Aging & Health A to Z
Diagnosis & Tests
Evaluation of Pain
Pain is a unique experience and differs from person to person, even when the individuals have similar conditions. Once you have reported that you are in pain, your healthcare provider will try to identify the source and determine proper treatment. You may be asked to keep a pain diary to help describe what is happening on a day-to-day basis.
Your healthcare professional will complete a pain evaluation that will include:
- Questions about your pain. What it feels like (i.e., burning, stabbing, aching, pinching, throbbing), how bad it is, when it started, its pattern or duration, what it is associated with, and how it is affecting your daily life.
- Questions about your health history. This includes any diseases, injuries, or disabilities you have had or diseases that have occurred in your family, and whether you drink alcohol or smoke.
- Questions about what you have done to treat your pain. What works or does not work.
- A complete list of all medications that you take. This includes prescription drugs, herbal remedies, and over-the-counter (non-prescription) products.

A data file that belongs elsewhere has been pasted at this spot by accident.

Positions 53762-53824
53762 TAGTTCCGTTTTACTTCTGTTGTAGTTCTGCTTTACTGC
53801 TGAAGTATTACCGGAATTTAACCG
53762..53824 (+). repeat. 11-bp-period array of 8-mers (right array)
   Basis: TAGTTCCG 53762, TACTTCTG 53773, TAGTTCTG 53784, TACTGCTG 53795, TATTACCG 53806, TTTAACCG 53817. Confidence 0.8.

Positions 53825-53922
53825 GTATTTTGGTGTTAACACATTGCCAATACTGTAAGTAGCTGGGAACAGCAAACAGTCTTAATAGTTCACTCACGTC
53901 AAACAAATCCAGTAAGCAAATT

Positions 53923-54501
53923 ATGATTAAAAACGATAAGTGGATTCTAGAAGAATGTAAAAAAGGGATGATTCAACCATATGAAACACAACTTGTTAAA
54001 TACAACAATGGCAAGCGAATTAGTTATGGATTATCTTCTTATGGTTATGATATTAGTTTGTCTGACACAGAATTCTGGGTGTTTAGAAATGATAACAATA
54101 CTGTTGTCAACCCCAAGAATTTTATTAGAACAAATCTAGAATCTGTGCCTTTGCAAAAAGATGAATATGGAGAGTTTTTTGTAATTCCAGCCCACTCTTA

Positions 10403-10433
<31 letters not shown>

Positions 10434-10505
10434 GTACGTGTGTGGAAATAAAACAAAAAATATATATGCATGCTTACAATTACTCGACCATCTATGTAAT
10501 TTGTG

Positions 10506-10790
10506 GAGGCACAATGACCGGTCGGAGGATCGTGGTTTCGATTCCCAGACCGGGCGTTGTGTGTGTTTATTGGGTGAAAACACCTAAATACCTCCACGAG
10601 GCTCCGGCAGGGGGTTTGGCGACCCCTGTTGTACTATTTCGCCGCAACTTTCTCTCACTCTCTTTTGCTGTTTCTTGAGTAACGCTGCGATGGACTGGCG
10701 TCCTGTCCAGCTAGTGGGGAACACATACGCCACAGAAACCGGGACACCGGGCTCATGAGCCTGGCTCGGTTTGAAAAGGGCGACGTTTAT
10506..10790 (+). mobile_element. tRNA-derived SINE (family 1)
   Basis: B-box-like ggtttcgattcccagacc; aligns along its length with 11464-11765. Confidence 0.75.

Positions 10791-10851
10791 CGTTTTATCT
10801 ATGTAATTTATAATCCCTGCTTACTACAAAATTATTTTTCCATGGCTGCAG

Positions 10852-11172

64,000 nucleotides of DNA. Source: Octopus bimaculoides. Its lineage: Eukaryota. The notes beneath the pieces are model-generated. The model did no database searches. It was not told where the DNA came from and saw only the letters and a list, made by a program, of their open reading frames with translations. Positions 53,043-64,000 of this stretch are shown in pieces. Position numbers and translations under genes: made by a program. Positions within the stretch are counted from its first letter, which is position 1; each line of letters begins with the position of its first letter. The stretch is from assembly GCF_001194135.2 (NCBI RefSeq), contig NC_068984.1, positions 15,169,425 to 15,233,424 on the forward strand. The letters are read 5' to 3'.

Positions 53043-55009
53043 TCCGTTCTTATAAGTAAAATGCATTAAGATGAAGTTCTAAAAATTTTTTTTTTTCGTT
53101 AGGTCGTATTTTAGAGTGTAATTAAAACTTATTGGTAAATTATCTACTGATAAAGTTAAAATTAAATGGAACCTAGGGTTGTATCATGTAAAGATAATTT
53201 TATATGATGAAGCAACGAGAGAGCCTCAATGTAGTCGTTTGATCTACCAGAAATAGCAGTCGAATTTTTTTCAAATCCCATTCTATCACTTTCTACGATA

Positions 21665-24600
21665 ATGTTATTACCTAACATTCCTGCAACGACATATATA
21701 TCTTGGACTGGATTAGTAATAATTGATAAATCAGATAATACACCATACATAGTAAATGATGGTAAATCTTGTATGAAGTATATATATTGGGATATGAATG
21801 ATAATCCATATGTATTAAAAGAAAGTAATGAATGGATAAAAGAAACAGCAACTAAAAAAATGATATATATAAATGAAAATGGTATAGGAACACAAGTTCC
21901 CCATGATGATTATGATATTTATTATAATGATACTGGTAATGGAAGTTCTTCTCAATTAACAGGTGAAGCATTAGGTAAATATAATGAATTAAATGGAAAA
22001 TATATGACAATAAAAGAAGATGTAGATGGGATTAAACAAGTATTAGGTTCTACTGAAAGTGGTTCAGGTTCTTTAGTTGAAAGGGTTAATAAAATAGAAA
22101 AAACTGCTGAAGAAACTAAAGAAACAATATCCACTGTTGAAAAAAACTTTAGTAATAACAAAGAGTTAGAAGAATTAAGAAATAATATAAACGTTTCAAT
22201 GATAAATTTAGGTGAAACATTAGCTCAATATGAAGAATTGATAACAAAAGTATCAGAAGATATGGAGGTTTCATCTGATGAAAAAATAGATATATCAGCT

- A physical exam.
- Laboratory or imaging studies (such as: x-rays, CT scans, MRI). Your healthcare professional should describe the benefits/risks of any diagnostic tests and explain their benefit in guiding your treatment plan.
Your healthcare professional may use a pain scale to get a clearer idea of your pain experience. Different types of pain scales that will help you explain your pain include:
- The Numeric Rating Scale on which you choose a number from zero (no pain) to 10 (the worst pain you could imagine)
- Verbal Rating Scale which offers “intensity” words (such as mild, moderate, and severe) or quality words (such as aching, burning, sore, stabbing)
- Faces Pain Rating Scale uses a series of pictures of faces that show different levels of pain expression. You will be asked to choose the face that most closely represents how you are feeling.
There are also simple questionnaires that will help you tell your healthcare professional what your pain is like. These are particularly useful if you have persistent pain, as they gather information on the impact of pain on your function and quality of life. Your healthcare professional may also wish to evaluate the psychological impact of your pain, since most people with chronic pain develop some symptoms of depression or anxiety.
Other tools are available to help identify pain behaviors and changes in pain for those who are unable to self-report their pain.
Updated: March 2012
Posted: March 2012